(Warning, this is kind of a political rant. I didn’t know it was going to be when I started. You might want to go look for new LOLCATZ if you’re not interested in politics and my completely biased opinion.)
Couple of days ago, because I’m interested in books, I posted a blog on MySpace about the inquiry by Sarah Palin about banning books in the library in her home town in Alaska. Well, that happens, and it’s only the First Amendment, which I don’t think Ms. Palin is fond of because that’s also the one about congress not sponsoring a State religion, and she’s on record as saying that the war in Iraq is a mission from God, as well as how building a gas pipe in Alaska is doing God’s will. Anyway, that’s not what I’m writing about.
In the comments yesterday, I got this:
“I think she is hot. I mean the hair up in a bun and those glasses…… Oh wait, we don’t make our political decisions based on superficial circumstances. I mean would you really vote for someone because they are a great speaker but have very little experience?”
Here’s my response.
I’ll vote for the person I think is the smartest.
George Bush is a nit-wit, whose blunders have cost the lives of tens, maybe hundreds of thousands,
as well as the reputation of our country around the world. He’s added four trillion dollars to the debt and virtually all measures of economic and social progress have slowed or regressed during his presidency — and McCain said that he completely supports the policies of George Bush. (Although that was a couple of weeks ago, before he became the change candidate.) John McCain voted with George Bush 90% of the time.
McCain votes the nitwit ticket. If that’s the sort of experience you think is required, then McCain is your man. By all means. I wouldn’t dream of trying to change your mind. If John McCain represents the kind of change you’re looking for, which he is evidently getting around to mentioning now that he’s been in Washington for 26 years, then by all means, have at it. The reason these guys are pounding experience so hard when they’re talking about Barack, and ignoring it when they’re talking about Palin, is that the only thing they get right the first time is being disingenuous. (Lipstick? Really?)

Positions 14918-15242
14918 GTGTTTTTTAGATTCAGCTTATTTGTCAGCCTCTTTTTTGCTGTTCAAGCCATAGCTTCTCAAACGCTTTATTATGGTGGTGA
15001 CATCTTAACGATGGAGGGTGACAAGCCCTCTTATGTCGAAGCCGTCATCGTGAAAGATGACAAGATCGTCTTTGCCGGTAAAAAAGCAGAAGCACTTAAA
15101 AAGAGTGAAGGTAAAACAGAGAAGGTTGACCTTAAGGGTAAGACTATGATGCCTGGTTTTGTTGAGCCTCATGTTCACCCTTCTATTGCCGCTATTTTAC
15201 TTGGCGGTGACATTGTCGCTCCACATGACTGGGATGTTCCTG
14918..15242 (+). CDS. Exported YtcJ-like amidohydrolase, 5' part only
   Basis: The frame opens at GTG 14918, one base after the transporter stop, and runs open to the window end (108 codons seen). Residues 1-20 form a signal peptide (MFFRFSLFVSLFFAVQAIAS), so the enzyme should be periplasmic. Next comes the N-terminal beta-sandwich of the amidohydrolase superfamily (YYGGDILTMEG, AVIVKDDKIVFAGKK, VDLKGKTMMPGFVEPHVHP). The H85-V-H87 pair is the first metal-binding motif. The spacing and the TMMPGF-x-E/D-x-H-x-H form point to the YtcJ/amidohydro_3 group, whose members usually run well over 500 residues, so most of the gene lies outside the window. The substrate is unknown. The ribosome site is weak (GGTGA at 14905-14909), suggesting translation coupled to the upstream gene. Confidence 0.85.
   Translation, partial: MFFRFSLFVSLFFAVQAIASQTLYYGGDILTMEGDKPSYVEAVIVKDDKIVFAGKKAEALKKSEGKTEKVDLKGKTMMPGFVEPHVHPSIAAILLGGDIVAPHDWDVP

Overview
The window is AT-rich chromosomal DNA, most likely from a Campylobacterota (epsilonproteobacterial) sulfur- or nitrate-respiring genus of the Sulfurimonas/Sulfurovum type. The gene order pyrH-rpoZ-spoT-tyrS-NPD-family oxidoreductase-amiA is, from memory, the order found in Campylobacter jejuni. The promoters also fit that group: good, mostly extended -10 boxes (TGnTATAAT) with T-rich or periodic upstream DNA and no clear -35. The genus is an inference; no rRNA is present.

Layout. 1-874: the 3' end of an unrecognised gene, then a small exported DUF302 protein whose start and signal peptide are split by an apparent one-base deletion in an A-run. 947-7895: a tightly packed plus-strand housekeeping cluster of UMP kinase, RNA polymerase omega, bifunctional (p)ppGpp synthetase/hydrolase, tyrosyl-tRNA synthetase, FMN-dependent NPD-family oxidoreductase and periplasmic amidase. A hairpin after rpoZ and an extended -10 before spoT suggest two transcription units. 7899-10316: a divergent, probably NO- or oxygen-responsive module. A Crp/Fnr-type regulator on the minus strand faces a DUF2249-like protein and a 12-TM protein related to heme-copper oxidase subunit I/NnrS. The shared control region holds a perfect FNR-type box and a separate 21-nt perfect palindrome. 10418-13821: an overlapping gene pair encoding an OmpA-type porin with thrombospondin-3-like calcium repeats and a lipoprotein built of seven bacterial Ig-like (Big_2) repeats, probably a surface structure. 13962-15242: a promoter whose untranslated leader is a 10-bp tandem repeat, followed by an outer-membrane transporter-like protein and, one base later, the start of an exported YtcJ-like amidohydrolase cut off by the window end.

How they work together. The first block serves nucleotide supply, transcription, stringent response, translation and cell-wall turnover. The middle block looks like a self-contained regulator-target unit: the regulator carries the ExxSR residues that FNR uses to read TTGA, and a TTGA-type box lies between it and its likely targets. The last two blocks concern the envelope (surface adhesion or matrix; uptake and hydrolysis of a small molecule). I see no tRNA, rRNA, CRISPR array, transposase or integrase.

Examples of Bush Administration Executive Experience: No meetings about Osama Bin Ladin, no mention of him, and ignoring completely the White House Memo entitled, Obsama Bin Ladin Determined to Strike Within the U.S.. August 1, 2001. Richard Clark told them again and again that this guy was dangerous, but because they wanted to go after Iraq, they ignored Clark (and Bin Ladin). Well, after we were attacked, they decided that Islamic Extremist Terrorism was a priority. Well, that is learning from experience, but maybe if they’d been smart, they would have been able to stop the attack. “Nobody could have seen it coming?” Condiliza Rice said. “No one could have seen terrorists using aircraft as weapons.” Well, yeah, except for the two movies where that happened, and the episode of the Lone Gunmen. (Great title, sort of like The Two Mavericks — the irony is built in.) “A failure of imagination” the bipartisan 911 commission called it. (Make a mental note, a FAILURE OF IMAGINATION)